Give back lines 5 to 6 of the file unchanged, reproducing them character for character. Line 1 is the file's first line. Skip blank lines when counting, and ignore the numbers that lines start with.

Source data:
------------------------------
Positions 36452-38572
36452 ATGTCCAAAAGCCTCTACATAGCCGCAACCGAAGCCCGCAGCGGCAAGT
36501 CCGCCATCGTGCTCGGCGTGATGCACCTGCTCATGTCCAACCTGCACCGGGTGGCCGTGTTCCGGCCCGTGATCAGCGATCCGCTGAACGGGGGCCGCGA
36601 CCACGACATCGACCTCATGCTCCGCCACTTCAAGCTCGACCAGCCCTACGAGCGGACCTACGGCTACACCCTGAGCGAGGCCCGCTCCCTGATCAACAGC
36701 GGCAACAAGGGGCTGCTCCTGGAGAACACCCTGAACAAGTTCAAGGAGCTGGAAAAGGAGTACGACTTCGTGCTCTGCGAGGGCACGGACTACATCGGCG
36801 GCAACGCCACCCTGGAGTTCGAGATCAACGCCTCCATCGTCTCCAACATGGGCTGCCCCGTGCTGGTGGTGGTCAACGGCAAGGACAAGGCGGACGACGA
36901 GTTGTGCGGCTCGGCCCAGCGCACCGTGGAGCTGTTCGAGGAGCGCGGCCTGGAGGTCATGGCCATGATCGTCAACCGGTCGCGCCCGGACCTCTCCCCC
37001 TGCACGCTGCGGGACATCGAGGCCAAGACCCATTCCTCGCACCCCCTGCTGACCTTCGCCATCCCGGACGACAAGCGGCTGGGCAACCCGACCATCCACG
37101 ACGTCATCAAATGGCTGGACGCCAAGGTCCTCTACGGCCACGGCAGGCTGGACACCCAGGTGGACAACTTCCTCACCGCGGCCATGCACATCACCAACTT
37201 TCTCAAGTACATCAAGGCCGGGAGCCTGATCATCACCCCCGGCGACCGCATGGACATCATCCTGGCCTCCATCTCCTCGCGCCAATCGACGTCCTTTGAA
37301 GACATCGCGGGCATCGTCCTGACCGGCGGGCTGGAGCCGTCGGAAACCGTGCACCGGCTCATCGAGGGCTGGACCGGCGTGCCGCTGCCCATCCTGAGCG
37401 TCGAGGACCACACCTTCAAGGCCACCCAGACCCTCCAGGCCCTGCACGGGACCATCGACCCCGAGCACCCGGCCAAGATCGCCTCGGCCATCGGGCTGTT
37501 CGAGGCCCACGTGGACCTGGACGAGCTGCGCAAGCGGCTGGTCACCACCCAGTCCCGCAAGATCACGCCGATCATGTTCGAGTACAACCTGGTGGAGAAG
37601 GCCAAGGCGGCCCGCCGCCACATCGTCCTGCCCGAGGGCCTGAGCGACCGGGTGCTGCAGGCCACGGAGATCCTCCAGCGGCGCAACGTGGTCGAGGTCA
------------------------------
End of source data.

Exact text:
36701 GGCAACAAGGGGCTGCTCCTGGAGAACACCCTGAACAAGTTCAAGGAGCTGGAAAAGGAGTACGACTTCGTGCTCTGCGAGGGCACGGACTACATCGGCG
36801 GCAACGCCACCCTGGAGTTCGAGATCAACGCCTCCATCGTCTCCAACATGGGCTGCCCCGTGCTGGTGGTGGTCAACGGCAAGGACAAGGCGGACGACGA